As mentioned earlier while we were talking about the test length, the new SAT has 2 sections — the math and reading and writing sections. And each of the said sections comes in 2 modules.
Needless to say, before having access to the second module, test-takers will have to complete the first module beforehand or go past the slated time limit for each module.
The math modules, by the way, are 35 minutes long each. Again, there are a total of 44 math questions. On the other hand, the reading and writing modules, which have a combined 54 questions, are 32 minutes long each.
Simply put, the adaptive testing feature of the paperless SAT determines the difficulty level of the second module according to your answers on the first module — the better you do, the harder the SAT gets!
So, in other words, how you perform in the first math module and first reading and writing module affects the questions in the second math and reading and writing modules.
But that’s okay because you will be rewarded big time for a job well done.
While it’s true that you can expect harder questions in the second module for acing the first module, you can get more points for every correct answer in the second module.
Just a couple of things to keep in mind about answering questions on the digital SAT:
Guessing on SAT test is still allowed
The paper-based SAT and the digital SAT have one thing in common: there’s no penalty for guessing.
Needless to say, it’s a great idea to always answer each and every question even if you need to guess.
Multiple-choice questions on the SAT consist of 5 alternative answers each, which means guessing gives you a 20% chance of getting the correct answer. Meanwhile, you are left with a 0% chance of getting the correct answer for leaving a question unanswered.
Still, you should do your best to answer the questions in the first module of each SAT section accurately so that you can have access to more difficult questions in the second module, thus allowing you to score higher.
Skipping and returning to questions still possible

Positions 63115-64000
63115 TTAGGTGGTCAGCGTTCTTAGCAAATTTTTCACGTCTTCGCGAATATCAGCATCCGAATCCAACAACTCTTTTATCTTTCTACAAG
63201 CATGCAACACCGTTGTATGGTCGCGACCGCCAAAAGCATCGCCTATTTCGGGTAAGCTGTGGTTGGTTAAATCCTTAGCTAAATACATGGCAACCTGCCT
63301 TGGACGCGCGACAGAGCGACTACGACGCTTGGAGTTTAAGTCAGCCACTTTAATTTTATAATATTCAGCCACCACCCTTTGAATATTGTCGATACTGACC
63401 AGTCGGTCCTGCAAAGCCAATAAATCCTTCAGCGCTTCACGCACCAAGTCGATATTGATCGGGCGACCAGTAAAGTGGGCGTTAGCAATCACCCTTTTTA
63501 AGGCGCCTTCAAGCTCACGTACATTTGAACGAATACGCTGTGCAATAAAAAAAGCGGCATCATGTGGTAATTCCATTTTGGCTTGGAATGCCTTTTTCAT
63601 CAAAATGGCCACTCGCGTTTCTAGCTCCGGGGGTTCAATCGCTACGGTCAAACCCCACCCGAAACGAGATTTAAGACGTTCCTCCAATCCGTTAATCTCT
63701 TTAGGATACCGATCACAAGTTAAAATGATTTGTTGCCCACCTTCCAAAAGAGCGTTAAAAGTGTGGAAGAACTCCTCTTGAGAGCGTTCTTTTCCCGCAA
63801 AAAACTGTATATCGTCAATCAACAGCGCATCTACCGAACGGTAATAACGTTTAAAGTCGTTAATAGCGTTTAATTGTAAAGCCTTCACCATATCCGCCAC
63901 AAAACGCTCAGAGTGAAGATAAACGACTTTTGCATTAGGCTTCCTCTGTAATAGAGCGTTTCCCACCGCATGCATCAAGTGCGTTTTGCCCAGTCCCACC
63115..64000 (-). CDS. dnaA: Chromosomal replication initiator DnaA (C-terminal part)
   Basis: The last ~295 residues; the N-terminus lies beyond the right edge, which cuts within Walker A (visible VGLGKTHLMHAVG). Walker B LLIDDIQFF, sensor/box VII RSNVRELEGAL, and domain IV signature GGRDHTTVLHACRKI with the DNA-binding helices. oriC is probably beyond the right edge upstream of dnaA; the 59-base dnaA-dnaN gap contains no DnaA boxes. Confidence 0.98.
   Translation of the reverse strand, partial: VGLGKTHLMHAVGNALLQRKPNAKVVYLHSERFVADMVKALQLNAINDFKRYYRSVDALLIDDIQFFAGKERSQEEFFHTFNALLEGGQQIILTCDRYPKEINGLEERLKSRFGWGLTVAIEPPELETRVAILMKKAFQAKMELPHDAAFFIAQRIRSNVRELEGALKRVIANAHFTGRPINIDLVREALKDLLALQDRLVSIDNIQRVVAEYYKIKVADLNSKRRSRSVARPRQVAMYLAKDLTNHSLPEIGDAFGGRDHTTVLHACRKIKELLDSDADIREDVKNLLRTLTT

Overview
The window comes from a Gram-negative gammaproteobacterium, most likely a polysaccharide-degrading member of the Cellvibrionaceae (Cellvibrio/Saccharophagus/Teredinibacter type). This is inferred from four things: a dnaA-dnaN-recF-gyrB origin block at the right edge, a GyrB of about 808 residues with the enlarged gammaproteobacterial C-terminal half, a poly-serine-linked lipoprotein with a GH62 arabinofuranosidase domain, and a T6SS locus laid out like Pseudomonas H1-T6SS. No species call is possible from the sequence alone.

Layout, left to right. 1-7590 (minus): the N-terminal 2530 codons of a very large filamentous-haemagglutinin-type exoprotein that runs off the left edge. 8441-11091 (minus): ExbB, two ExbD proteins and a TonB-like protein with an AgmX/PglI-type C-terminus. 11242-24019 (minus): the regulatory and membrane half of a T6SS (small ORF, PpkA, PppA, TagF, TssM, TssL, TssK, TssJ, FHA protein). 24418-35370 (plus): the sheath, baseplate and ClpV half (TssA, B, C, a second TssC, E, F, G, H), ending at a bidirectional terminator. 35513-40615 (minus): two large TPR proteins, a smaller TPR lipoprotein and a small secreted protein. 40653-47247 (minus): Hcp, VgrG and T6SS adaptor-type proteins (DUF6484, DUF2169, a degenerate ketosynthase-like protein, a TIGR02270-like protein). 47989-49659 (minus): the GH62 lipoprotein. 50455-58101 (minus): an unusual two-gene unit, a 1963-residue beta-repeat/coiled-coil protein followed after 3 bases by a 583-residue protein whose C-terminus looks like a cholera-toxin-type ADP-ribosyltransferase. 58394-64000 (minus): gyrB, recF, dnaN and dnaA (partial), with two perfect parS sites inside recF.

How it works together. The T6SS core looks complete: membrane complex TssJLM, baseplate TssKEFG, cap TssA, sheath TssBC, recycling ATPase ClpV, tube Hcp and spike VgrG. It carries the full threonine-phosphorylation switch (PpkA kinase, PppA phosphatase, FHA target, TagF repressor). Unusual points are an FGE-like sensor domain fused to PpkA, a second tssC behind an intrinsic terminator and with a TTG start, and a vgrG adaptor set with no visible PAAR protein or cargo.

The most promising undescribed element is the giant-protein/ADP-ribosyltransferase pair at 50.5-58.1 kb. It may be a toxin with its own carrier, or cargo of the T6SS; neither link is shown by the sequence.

Again, answering easy questions first is great for managing your time wisely while sitting for the SAT. You will be more than glad to learn that doing this strategy is still very much possible in the digital SAT.
As mentioned earlier, test-takers can flag difficult questions so that they can come back to them trouble-free.
But there’s something you need to know about the new SAT in terms of skipping around: you can only come back to certain questions while you are still in the same module.
Needless to say, you will not be able to answer questions left unanswered in the first module once you are already in the second module.
Is Digital SAT Better Than Old One
Change is not always a good thing.
But given that the digital version of the SAT entails fewer questions and shorter test times while retaining some good old features like calculator use, topics covered and score range, there’s no denying that going paperless can make the SAT a less daunting and exhausting experience for many test-takers eager to have the best college careers.
But it may cause worry in some, too, such as high schoolers who are technologically challenged as well as those who tend to suffer from digital eye strain that comes as a result of extended computer use.
By the way, it’s important to keep in mind that the digitalization of SAT doesn’t mean the complete eradication of its paper-and-pencil counterpart.
Test-takers with special accommodations can still take the standardized test in the usual manner — paper-only, text-to-speech, braille, extended time, etc.
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Disclaimer: The views and opinions expressed in this article are those of the authors and do not necessarily represent those of the College Reality Check.